Wednesday 23 September 2009

Hey Tommy, did you hear the one about the Irishman who died in the famine?

Letter to the Editor - Published in the Irish Examiner

A Chara
A friend asked me if I was angry about Tommy Tiernan’s anti-semitic rant at the Electric Picnic.
“No,” I explained. “I’m not angry, just very sad.”
Sad because after nearly 20 years of living in Ireland, I thought my adopted home was finally moving on.
Sad because Tommy is an influential comedian, and if he gets away with material like this then many other bigots will feel safe spouting equal nonsense.
Sad because there is nothing remotely funny about anything he said, any more than there would be if this Jew stood up and told Irish Famine jokes to an audience of English folk.
Sad because nobody in Ireland seems to wonder why this country’s Jewish population is the only one in the free world that has shrunk of its own volition almost into oblivion. I am one of a minuscule group of Jews left living west of the Shannon.
Sad because Tiernan’s pathetic excuse that he was in 'a special protected environment where people know that nothing they say is being taken seriously' is at best disingenuous. The issue is not when or where who said what to whom, but rather that he thinks like this at all.
Sad because Ireland’s nascent anti-racist laws are puny and untested, unlike those of other modern countries who do not tolerate incitement to racial hatred.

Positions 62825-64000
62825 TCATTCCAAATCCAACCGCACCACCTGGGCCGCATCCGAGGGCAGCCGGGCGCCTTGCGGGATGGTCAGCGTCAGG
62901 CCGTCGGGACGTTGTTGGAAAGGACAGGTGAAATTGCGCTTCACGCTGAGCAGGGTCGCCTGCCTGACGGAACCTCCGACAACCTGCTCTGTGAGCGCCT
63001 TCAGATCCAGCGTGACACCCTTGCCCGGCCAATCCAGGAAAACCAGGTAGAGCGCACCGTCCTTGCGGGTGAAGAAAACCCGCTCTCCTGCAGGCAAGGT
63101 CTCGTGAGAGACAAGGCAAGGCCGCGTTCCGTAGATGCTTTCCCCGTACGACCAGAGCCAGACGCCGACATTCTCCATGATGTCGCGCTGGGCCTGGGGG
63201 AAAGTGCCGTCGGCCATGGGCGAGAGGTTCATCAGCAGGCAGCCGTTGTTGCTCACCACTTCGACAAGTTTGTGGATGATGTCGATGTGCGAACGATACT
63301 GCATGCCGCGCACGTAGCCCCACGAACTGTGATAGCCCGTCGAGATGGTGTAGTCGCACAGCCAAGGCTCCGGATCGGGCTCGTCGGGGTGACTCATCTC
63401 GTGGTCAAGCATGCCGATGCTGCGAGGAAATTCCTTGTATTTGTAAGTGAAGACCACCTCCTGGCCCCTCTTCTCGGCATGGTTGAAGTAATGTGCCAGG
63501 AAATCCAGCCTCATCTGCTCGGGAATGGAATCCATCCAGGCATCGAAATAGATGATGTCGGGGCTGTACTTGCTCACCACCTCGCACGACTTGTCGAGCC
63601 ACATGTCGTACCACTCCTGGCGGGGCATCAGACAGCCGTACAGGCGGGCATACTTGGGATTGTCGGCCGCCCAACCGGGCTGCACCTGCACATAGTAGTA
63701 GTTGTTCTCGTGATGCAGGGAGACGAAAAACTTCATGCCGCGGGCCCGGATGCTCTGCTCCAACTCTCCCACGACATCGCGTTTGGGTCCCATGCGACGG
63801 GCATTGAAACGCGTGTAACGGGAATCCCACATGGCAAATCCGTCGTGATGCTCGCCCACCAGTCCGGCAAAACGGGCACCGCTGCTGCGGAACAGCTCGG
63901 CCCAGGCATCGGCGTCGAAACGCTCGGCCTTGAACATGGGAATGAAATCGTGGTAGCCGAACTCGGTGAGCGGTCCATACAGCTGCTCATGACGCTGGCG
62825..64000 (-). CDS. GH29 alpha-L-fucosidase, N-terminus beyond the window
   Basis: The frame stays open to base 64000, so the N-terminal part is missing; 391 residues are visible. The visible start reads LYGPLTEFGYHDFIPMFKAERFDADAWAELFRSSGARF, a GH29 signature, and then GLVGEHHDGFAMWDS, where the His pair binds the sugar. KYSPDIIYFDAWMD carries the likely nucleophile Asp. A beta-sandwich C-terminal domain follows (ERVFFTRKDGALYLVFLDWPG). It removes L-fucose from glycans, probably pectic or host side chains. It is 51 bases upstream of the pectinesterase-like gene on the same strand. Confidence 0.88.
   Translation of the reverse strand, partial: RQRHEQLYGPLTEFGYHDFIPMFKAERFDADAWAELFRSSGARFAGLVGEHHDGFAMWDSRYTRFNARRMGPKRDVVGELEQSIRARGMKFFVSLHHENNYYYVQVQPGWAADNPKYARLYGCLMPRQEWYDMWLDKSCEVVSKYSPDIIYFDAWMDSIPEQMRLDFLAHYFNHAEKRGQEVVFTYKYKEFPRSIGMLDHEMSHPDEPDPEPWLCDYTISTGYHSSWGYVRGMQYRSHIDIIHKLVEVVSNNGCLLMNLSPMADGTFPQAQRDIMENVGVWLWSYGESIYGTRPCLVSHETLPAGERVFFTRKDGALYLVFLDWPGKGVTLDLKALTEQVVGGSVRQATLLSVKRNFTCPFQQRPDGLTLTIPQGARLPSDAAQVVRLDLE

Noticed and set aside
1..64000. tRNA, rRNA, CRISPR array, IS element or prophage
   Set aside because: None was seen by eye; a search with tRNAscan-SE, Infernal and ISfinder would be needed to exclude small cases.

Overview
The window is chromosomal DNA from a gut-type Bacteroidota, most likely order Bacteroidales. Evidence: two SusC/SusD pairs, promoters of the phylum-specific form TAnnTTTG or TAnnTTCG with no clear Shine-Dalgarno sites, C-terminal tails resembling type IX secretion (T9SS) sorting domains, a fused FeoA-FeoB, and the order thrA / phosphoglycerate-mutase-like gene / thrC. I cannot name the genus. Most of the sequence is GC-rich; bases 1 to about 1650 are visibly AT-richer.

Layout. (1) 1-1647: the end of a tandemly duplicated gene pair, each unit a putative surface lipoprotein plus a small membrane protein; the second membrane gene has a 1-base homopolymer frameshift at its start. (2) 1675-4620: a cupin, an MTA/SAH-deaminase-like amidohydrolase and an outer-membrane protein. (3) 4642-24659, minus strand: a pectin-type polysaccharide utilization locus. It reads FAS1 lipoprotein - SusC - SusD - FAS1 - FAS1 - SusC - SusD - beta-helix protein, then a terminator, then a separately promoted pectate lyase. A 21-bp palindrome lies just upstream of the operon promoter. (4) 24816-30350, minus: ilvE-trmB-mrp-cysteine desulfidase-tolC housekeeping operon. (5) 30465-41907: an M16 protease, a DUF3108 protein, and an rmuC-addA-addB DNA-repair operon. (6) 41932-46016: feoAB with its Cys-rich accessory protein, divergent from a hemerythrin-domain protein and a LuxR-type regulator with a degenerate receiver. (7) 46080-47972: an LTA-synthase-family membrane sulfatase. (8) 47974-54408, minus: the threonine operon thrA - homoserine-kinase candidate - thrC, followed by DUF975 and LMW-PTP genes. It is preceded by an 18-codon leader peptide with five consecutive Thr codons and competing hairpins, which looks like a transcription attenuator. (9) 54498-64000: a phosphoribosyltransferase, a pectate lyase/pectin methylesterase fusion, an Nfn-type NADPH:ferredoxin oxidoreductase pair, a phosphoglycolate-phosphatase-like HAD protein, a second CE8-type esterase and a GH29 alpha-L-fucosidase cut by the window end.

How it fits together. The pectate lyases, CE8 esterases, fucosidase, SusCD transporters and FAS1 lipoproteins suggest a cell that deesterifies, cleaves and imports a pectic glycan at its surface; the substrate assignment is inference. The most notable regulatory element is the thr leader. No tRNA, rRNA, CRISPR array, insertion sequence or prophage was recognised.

Sad because I have encountered much anti-semitism in my life here, but it has usually come from those who have never met a Jew in their lives, and hence know no better.
That in no way justifies their views, but it does enable me to use my stock response: to tell them that ‘Sure, the worst thing about these Jews is that you can’t even spot one when they’re sitting right in front of you!’
Usually that does the trick. As soon as they see how ignorant and prejudicial they have been they learn not to do it again.
But Tommy Tiernan does know better. He has travelled the world and knows how vile and dangerous such views are once unleashed into the public arena.
Sad. Not angry. How angry can you be when you hear the term ‘Christ Killer’ for the umpteenth time in your life? Of all the anti-Semitic terms I have had fired against me, that one hurts the least. After all, Jesus was a Jew.


Paz said...

I think Tommy is just trying to be controversial these days, he was funny in the beginning but now he tends to shout and rant, sad really.
I agree with the racism side of things, we were always bigoted in some form or another, Parishs hated the next parish in the name of sport, people hated travellers.. etc etc someday people might grow up.

Charlie Adley said...

I'm all in favour of being controversial and daring in comedy, but the prime objective must always to be funny - and that just wasn't, in any way whatsoever.